While modern transponder data can indeed provide a near real-time picture of supply and demand, it has long been possible to monitor changes in the maritime economy through a number of sources.
The shipping journal Lloyd's List has long offered a comprehensive overview of commercial maritime traffic between ports, with data stretching back as far as 1692.
Another source of information is historical ship logs - records that reveal further details about the exact routes that vessels traversed, as well as prevailing winds and other weather patterns.
In order to complement these and many other datasets, Winton researchers have harvested Panama and Suez Canal reports to round out a full representation of international maritime commerce from the 19th century and beyond.
Yet although this results in a much richer account, it remains far from easy to read the seas.
Crests and troughs
Such are the vagaries of shipping that even the best entrepreneurs can make profound errors of judgment. Consider Malcolm McLean, the inventor of container shipping, a technology that reshaped the maritime economy and with it the world.
Despite McLean’s far-reaching innovation, he would go on to fail spectacularly – not once, but twice - in his attempts to profit from industry shifts.
McLean’s first misadventure came in the wake of the 1967 closure of the Suez Canal. The disruption forced ships to instead travel around Africa, putting a premium on speed.
But by the time the canal reopened, oil prices had risen, making the new rapid vessels uneconomic. McLean’s line, Sea-Land, had overinvested, delivering its parent company a $150 million loss.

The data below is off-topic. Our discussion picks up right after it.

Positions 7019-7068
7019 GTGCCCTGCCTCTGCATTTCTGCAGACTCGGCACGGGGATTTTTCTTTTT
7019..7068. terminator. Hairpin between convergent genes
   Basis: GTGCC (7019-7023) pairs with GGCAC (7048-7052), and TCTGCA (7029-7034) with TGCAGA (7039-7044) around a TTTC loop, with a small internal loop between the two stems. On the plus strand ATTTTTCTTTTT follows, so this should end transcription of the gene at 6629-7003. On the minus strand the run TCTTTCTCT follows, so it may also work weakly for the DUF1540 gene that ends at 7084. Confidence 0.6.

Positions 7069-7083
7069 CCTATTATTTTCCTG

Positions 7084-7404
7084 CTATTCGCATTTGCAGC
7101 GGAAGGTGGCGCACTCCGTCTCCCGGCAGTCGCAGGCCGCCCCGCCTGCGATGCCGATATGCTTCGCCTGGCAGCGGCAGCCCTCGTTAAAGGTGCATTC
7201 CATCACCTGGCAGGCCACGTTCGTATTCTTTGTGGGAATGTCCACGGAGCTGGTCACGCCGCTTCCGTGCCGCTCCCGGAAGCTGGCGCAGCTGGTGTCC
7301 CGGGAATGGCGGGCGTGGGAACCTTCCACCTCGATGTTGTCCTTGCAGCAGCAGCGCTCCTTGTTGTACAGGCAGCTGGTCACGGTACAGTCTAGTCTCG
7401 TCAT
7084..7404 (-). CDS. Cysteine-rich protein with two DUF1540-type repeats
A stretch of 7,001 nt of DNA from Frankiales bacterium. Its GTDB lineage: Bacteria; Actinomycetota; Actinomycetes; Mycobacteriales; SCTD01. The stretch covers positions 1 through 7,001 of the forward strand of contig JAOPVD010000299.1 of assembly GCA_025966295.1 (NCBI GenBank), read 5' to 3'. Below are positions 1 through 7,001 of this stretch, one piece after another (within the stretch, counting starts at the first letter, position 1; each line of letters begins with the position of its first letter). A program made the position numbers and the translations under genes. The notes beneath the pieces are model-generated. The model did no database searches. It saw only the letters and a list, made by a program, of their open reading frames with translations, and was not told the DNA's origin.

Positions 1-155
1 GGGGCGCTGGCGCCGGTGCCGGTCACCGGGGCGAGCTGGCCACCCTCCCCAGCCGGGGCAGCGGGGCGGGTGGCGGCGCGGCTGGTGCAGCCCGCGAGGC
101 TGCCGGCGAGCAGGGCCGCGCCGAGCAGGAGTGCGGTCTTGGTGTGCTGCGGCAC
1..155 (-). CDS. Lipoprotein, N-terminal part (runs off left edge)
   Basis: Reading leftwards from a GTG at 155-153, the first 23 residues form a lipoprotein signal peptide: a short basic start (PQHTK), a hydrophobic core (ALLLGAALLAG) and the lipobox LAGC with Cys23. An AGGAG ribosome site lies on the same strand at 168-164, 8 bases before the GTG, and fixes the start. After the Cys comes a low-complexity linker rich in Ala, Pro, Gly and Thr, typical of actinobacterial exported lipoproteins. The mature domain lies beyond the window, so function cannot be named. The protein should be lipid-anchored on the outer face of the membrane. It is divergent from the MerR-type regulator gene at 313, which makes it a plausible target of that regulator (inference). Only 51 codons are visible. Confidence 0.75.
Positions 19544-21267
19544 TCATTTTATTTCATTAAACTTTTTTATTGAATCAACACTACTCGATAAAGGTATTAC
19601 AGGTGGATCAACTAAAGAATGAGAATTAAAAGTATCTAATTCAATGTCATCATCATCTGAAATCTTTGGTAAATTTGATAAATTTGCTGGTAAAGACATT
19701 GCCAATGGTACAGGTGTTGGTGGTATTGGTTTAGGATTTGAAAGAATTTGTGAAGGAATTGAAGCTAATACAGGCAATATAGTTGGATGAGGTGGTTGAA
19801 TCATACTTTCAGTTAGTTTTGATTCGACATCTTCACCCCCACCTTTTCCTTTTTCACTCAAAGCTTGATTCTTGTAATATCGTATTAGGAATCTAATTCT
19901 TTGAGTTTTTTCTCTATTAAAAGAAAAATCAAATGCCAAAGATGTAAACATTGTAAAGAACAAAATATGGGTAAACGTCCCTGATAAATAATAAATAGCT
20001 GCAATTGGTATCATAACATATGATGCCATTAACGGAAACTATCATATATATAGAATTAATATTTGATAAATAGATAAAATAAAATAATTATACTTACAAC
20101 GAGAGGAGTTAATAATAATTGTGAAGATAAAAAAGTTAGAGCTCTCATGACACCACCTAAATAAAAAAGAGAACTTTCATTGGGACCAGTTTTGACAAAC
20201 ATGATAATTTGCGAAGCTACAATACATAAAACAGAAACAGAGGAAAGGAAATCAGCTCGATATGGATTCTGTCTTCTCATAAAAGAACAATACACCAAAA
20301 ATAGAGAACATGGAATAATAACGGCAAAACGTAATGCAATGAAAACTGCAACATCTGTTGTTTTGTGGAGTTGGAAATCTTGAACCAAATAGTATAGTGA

In response to these higher oil prices, carriers switched to slower, less fuel-intensive ships. Expecting the oil price to surge to $50 per barrel, McLean bought into this new trend, purchasing United States Lines in 1977. For that company, he developed a line of vast, plodding container ships that could circumnavigate the globe.
Once again, however, the oil market turned on McLean. The price of crude slumped, wiping out his $500 million investment in the new line of ships. Not long after, in 1986, McLean’s company was driven into insolvency, resulting in one of the largest bankruptcies in American history at the time.
Engineering the seas
Taming the seas has been a goal of mankind since at least the 5th century BC - when Persian King Xerxes I dropped manacles into the modern-day Dardanelles and lashed the water after storms wrecked bridges that had been built by his army.
While often just as futile, grand feats of maritime engineering have occasionally driven far-reaching changes to international trade.
The opening of the Suez Canal in 1869 was one such moment.
Before the waterway reconfigured transport links, sailors were forced to take the long trip round the southern tip of Africa to move goods between England and India.
The massive infrastructure investment of the Suez halved the effective distance, and the canal would go on to profoundly change international trade.
The demise of the commercial sailing ship was perhaps the most significant. It had previously been too expensive to use steamships to ferry goods round Africa, on account of a lack of coaling stations. Once Suez was up and running, that was no longer the case. And several technological developments had made steamships more efficient, from screw propellers and engine improvements to steel hulls and communication by telegraph.
The consequences were stunning: freight rates declined rapidly and prices converged globally. Trading boomed in response.